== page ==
So you decided to run a marathon. Congratulations!

Although it isn’t known exactly how many people run marathons every year, the common assumption is that it is as low as 1%. Becoming a part of the marathon runner tribe is special and quite an accomplishment simply because not everyone runs a marathon. Not everyone can.

Not everyone should.

Why So Many Runners Don’t Get to Run their Marathon

Let me tell you a story.

Once upon a time there was a new mom. She was overweight and had a terrible case of the blahs. She also had developed a back problem…and she was only 31!

One day, her chiropractor gave her some advice for her back. “Maybe you just need to lose some weight,” he said.

Perhaps that doesn’t sound very nice. But it was the truth, and she’d never heard it put so bluntly before.

So she started running. And then she met other runners. And, after a few weeks, she decided she wanted to run a marathon. She chose a half marathon training plan and checked that race off the list after three months of running.

Then she cut back on her running for a couple months. It was the holiday season and there was just too much to do to devote much time to running. She hung in there running, probably, 9 or 10 miles per week.

In the new year, she chose a marathon training plan and jumped into it. A marathon, after all, was the ultimate goal!

She stuck to her plan like a good little runner. In fact, she even hired a babysitter one night when her husband had to work late, so she could knock off 7 miles that were scheduled on a Wednesday!

Marathon training does take dedication. But she didn’t get to run her marathon.

Nope. She didn’t run the marathon because she didn’t know one of the most important things about marathon training.

Before you decide to run a marathon, you must already have built up a base. You must already be running, at least, 15-20 miles per week BEFORE you chose your plan. You must have a running base BEFORE you begin training to run 26.2 miles.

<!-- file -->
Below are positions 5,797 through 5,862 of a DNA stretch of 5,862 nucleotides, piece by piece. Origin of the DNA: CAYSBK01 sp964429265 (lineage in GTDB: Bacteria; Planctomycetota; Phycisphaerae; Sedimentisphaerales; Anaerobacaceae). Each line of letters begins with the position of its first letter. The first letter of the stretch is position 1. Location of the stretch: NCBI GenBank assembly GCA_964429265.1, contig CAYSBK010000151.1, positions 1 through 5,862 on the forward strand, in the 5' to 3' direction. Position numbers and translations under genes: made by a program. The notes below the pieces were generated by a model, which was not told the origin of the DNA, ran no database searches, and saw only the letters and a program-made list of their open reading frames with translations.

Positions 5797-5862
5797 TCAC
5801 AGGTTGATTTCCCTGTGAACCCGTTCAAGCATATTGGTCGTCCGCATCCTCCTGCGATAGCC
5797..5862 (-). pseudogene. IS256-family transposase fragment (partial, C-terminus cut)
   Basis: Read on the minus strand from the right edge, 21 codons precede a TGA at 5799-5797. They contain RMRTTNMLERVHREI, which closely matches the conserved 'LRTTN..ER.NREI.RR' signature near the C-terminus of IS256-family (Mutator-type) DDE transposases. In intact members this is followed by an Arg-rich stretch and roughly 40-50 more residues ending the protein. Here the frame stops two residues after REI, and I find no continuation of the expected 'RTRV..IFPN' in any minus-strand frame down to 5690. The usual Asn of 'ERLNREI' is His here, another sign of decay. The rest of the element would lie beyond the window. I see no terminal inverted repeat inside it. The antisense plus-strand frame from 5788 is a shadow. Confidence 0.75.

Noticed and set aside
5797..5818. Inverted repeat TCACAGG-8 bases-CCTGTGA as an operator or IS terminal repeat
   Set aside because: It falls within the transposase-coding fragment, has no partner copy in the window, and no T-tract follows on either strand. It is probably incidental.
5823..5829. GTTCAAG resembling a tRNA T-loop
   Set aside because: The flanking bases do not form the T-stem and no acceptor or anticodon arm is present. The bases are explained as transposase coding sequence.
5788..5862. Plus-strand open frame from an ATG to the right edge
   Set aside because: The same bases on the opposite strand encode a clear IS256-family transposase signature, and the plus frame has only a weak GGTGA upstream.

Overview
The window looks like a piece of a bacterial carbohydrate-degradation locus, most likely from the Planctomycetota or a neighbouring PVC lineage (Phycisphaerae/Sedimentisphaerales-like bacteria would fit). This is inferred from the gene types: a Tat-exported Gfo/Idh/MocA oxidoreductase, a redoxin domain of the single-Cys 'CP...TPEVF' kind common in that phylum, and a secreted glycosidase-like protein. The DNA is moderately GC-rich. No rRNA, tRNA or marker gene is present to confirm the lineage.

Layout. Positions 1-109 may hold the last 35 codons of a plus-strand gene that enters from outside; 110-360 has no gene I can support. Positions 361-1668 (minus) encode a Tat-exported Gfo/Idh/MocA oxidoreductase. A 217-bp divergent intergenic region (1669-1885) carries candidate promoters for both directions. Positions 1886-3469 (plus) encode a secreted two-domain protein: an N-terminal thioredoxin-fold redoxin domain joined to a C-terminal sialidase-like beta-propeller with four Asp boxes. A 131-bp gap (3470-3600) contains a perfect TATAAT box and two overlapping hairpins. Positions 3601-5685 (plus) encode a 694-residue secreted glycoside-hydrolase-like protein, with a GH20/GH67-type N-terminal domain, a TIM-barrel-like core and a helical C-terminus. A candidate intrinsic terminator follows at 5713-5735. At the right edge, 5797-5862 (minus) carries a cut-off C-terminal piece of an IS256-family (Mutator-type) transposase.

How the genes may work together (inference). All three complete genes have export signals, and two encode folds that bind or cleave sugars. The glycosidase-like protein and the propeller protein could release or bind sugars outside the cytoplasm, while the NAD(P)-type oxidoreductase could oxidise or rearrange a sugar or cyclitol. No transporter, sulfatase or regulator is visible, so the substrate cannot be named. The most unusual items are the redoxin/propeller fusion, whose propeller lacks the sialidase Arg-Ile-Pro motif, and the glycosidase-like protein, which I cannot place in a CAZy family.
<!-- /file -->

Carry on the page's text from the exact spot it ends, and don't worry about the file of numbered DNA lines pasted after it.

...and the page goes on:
You simply cannot jump from running 5-10 miles per week to the 20+ miles per week that most marathon training plans begin with and not get hurt.

You might be thinking this won’t happen to you. You might be thinking about how healthy you are and how much money you spent on running shoes so that this won’t happen to you.

Unfortunately, the reality is, nearly 70% of runners get injured every year. And, as a new or low-mileage runner, if you do too much too soon, you drastically increase your odds of injury. And an injury usually means NOT running a marathon. That’s what happened to me as you probably guessed from the story above. And I played sports all my life and had never been injured.

The Simple Math that Will Help You Become a Marathoner

If you want to successfully join that 1% and become a marathon runner, here’s what you should do before you choose and begin following a training plan:

  • Figure out how many miles per week you are running right now.
  • Figure out how long it will take you to get a running base.
    • Take your current number of miles per week and multiply it by 10%. That is the number of miles you should increase each week until you get up to, at the very least, 15 miles per week. Twenty is better. Every 2 to 4 weeks during this period, you need to drop one of your weeks back down for a lower-mileage recovery week.
    • Figure out how many weeks it will take you to get to 15-20 miles per week. Ideally, you should be running about 6 months before you start training for a marathon. At least a few of these weeks should be in the 15-20 miles per week range. This is your running base.
    • Now find a training plan. You can search online, hire a running coach or buy a book on marathon training. There are tons to choose from.
    • Add your base training to the beginning of the plan. Take your marathon training plan and add the weeks you figured it will take you to get a good running base to the beginning of the plan. Don’t start the actual plan until you’ve completed your running base and you should be okay.

Of course, there’s no guarantee you won’t get injured when statistics show 70% of runners do each year, but the odds of staying healthy will be in your favor. You can reduce your risk even further by adding strength, cross training and plenty of rest to your repertoire.

Marathon training is no joke, but you can do it because you will be smart about your training and you are dedicated to putting in the work it takes to prepare your body to run 26.2 miles. Good luck with your race!

If you know someone who wants to train for their first marathon, do them a favor and send them this post, okay? Help a runner out.

Good luck and happy running!